Home Again, Again (Part Two)
Our Disembodied Music

The Disappearing Landscape: Why the Meadow Restaurant Remains

Photo "The way to love anything is to realize that it may be lost." (G.K. Chesterton)

There's no billboard on Interstate 40 East hawking the Meadow Restaurant. You won't find a website for the restaurant. And most people in Raleigh I tell about it don't know of it, much less of the community of Meadow. And yet this jewel in the rural landscape of eastern North Carolina is an important stop between Raleigh and Wilmington or the beaches of the southeast part of the state. Slow down or you'll miss it.

During the last 25 years I've travelled the road between Raleigh and Wilmington hundreds if not thousands of times. At one time, there was no Interstate 40 east of Raleigh. I took a two lane road, NC 50, through Garner and Benson, with a short jog on NC 242 over to US 421, which took me into Wilmington. I tried to time it right for lunch or dinner at a corner restaurant in Benson, name now lost to me, that had great home cooking. Unfortunately, it was bought by Hardees and demolished. That's the fate of most such local restaurants. I'm always looking for the kind of food I ate growing up, and it's hard to come by. That's why I'm glad for Meadow.

Meadow is the first exit off I-40 East after its intersection with I-95. That makes it about 45 minutes east of Raleigh. From the highway, it's about ½ mile to the community, which consists of a crossroads with a gas station, volunteer fire department, and the Meadow Restaurant, a one story, non-descript concrete block building with minimal signage. A feed building is located immediately behind the restaurant, gaping doors open to traffic.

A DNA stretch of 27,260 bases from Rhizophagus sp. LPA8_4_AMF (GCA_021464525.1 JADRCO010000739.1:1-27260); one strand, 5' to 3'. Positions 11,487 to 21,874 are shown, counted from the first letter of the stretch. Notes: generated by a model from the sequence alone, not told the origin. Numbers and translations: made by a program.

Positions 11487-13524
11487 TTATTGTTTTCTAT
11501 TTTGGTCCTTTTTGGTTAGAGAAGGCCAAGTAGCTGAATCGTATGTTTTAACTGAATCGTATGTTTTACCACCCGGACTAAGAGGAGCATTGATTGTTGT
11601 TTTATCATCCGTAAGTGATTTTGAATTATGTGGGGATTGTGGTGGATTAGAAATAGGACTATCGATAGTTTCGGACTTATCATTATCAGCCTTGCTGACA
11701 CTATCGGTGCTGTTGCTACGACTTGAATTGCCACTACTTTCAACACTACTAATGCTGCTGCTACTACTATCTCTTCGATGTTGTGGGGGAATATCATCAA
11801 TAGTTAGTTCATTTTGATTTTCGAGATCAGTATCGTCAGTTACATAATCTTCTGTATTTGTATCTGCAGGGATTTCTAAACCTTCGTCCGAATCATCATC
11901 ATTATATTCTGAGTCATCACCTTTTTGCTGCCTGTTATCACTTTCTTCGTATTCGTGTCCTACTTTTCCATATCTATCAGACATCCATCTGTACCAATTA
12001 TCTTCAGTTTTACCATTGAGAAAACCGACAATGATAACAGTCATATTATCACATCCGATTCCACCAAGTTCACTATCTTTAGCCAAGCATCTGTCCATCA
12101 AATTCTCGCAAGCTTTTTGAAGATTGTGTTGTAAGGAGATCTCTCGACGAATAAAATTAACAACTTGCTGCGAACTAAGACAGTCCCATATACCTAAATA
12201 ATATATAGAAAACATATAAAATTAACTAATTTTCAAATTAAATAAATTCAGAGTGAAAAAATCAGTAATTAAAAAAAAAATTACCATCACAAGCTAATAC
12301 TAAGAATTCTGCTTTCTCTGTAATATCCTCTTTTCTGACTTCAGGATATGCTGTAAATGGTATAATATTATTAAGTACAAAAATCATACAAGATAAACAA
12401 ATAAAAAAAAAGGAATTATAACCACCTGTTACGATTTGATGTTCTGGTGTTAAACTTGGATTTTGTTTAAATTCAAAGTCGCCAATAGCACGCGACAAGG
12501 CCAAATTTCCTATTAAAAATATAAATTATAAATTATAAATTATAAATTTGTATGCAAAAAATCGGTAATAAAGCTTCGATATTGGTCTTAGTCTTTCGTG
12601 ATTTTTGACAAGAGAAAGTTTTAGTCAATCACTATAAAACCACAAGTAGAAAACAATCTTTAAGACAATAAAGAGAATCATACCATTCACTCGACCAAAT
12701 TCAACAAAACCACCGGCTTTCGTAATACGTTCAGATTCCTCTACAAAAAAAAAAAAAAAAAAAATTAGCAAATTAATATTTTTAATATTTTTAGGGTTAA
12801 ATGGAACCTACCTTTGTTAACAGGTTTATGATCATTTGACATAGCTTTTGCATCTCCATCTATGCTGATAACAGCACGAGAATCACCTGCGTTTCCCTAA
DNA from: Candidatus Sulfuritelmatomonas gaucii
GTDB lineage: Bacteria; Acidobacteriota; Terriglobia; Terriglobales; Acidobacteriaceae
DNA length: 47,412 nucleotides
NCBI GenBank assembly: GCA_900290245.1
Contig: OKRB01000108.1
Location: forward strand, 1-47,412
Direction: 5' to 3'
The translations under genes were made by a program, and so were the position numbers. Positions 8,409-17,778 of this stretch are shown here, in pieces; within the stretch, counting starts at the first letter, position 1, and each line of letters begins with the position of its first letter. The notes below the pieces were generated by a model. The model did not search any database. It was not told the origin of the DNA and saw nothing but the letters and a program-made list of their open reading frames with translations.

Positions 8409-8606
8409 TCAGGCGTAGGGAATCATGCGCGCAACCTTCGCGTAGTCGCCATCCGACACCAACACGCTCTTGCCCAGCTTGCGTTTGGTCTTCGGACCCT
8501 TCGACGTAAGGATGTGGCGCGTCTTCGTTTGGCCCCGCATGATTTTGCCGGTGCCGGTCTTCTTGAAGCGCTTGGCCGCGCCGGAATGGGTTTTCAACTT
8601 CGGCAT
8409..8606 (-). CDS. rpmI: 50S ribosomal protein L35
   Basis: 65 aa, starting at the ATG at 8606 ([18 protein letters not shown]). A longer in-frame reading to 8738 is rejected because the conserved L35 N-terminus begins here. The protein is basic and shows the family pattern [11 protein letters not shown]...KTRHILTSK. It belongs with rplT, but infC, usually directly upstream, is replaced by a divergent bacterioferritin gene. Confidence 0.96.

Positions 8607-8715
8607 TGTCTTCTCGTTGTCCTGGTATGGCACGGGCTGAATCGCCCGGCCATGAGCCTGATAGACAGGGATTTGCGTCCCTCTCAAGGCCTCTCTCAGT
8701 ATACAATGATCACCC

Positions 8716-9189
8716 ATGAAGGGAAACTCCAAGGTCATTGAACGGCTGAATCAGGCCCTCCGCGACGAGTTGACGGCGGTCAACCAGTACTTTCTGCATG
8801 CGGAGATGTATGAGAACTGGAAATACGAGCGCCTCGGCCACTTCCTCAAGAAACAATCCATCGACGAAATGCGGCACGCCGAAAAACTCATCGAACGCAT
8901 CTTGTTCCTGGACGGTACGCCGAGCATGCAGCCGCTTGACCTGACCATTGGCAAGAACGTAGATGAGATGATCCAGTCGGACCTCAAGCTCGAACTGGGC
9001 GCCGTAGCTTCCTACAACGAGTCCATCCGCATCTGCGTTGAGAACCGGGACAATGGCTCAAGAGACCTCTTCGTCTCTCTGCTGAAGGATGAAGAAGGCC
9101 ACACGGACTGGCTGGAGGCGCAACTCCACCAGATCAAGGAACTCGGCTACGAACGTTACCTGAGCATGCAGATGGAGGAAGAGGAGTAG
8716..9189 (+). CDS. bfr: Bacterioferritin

Yesterday I pulled my car in right between two pick-up trucks (two of several in the lot) and felt immediately at home. For whatever reason I have the sense that a parking lot full of pick-ups means that ordinary people, people who know the taste of good home-cooked food, country people, must eat here, and they continue to eat here because it's at least as good as it is at home.

"You want the buffet, sweetie?

I'm sold. They even know how to address a man here.

"It's $7.25, all you can eat."

Heck, that's less than the fare at Café Carolina in Raleigh, and the spread here makes the yuppie food of the Café look paltry.

"Yes, ma'am. I'm having the buffet."

"Sweet tea?"

"Is there any other kind?"

Sherilee smiles and pours my glass full and leaves a two quart pitcher of tea on the table. I realize I have definitely made a good stop today.

Mike, an associate now retired, told me about Meadow 20 years ago. Usually, however, I'm in a hurry, whizzing by the rural farms and towns of eastern North Carolina, not thinking much about Meadow. But that's going to change.